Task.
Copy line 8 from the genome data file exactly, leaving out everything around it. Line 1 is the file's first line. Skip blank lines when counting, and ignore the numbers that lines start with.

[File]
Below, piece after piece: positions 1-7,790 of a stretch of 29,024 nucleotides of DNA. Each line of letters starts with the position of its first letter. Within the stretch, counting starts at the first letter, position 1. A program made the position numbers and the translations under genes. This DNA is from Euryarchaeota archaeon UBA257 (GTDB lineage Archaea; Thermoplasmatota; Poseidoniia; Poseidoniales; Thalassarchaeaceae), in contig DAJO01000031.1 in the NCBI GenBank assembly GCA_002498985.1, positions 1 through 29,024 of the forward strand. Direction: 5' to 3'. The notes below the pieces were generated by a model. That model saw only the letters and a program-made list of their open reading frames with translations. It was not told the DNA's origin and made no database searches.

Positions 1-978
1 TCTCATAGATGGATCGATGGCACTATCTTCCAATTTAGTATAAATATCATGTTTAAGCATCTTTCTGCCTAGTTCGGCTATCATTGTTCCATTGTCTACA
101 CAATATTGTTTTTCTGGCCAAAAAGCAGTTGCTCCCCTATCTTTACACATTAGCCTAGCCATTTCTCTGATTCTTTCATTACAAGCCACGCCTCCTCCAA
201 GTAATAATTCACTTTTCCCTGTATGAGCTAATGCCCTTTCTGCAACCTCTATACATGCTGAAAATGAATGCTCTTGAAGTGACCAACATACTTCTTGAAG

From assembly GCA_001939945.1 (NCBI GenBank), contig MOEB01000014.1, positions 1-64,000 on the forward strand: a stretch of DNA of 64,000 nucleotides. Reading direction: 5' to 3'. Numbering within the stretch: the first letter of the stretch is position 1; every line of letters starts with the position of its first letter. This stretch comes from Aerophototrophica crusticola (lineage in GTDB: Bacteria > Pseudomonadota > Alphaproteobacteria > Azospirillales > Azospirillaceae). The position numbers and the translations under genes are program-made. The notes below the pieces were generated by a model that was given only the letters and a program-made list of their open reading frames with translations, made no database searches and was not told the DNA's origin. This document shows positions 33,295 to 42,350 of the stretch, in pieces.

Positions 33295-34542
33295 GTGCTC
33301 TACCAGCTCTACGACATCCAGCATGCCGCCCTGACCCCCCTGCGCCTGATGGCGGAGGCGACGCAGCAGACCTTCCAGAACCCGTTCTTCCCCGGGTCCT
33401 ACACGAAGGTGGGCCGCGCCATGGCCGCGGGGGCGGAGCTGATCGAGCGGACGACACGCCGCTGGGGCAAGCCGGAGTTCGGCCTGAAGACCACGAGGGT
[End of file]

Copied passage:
33295 GTGCTC